Philadelphia Industrial Development Corporation (PIDC)


A black and white photograph of a construction crew outside of the glass and steel building, working on the sidewalk and road.
The Market East Shopping Center (known also as the Gallery) was part of PIDC’s efforts to attract shoppers back into the heart of Philadelphia. When the Gallery opened in 1977, it was one of the first urban shopping centers in the country. (Special Collections Research Center, Temple University Libraries)

The Philadelphia Industrial Development Corporation (PIDC), a nonprofit corporation controlled jointly by the city government and the Greater Philadelphia Chamber of Commerce, formed in 1958 to support existing businesses and attract new ones by offering land and low-cost financing for both for-profit and nonprofit enterprises.  To accomplish this mission, PIDC manages the oldest municipal land bank in the United States, pioneering a novel approach to assembling, upgrading, and marketing urban land to business owners.

During the 1950s the prevailing analysis of Philadelphia’s economic problem was that a lack of suitable land discouraged companies from expanding their plants and prevented new firms from moving into the city. Modern technology and production processes had made one-story factories more efficient than multistory industrial buildings. Investors favored one-story factories with convenient access to highways, off-street parking for employees, and easy loading and unloading of freight—all features more likely to be found in suburban locations than in the city’s congested industrial districts.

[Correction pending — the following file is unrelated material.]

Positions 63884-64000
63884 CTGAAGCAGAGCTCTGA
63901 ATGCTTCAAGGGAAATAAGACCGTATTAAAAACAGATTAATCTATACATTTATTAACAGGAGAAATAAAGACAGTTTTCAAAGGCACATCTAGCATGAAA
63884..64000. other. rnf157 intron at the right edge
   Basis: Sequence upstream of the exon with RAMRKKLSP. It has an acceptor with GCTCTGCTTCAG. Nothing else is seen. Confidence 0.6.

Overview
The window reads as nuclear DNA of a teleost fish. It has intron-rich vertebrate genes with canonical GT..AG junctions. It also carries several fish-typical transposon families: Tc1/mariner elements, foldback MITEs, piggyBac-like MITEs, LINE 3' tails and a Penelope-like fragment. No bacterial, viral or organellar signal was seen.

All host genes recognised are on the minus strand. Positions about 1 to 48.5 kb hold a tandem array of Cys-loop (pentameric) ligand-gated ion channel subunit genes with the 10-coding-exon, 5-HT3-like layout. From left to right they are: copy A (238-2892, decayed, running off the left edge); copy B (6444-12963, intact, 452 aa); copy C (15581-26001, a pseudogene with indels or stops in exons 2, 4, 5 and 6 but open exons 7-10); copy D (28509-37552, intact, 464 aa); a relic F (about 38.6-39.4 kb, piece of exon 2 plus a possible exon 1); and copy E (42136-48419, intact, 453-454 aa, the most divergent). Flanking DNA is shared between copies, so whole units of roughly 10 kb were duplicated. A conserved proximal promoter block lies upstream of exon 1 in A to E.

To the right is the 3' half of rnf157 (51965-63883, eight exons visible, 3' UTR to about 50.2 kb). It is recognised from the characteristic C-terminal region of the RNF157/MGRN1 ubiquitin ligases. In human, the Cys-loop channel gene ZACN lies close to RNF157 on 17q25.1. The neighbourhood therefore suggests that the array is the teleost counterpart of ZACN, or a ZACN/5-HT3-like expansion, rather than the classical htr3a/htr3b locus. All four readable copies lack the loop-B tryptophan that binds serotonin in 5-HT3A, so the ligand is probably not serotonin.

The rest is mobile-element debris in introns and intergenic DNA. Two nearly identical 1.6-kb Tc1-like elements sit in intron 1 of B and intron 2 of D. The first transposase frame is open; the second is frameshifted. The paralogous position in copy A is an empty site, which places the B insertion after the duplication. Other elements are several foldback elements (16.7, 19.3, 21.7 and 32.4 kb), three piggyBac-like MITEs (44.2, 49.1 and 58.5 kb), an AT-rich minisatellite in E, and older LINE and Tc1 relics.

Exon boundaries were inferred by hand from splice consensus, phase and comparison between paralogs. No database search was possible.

Elected in 1956, Mayor Richardson Dilworth (1898-1974) made industrial renewal a top policy priority. In 1958 Dilworth secured the cooperation of the city’s Chamber of Commerce to establish PIDC as a jointly-controlled nonprofit corporation. The city and chamber each furnished half of its initial operating budget. PIDC also received financial support from state industrial-development programs.

Moving quickly and at times controversially, PIDC acquired an inventory of abandoned industrial sites, as well as undeveloped parcels that might prove attractive to new firms or expanding companies whose owners wanted to stay in Philadelphia. Often PIDC improved the sites with water, sewer, and street installations before selling them to manufacturers.  PIDC then used the proceeds of those sales to create a revolving fund for further purchases. Most of this help went to small and medium-sized manufacturers and wholesalers in a wide variety of industries that reflected the historic diversity of the city’s economy: metal fabricators, publishers, machinists, food processors, makers of furniture, clothing, chemicals, and dozens of other products.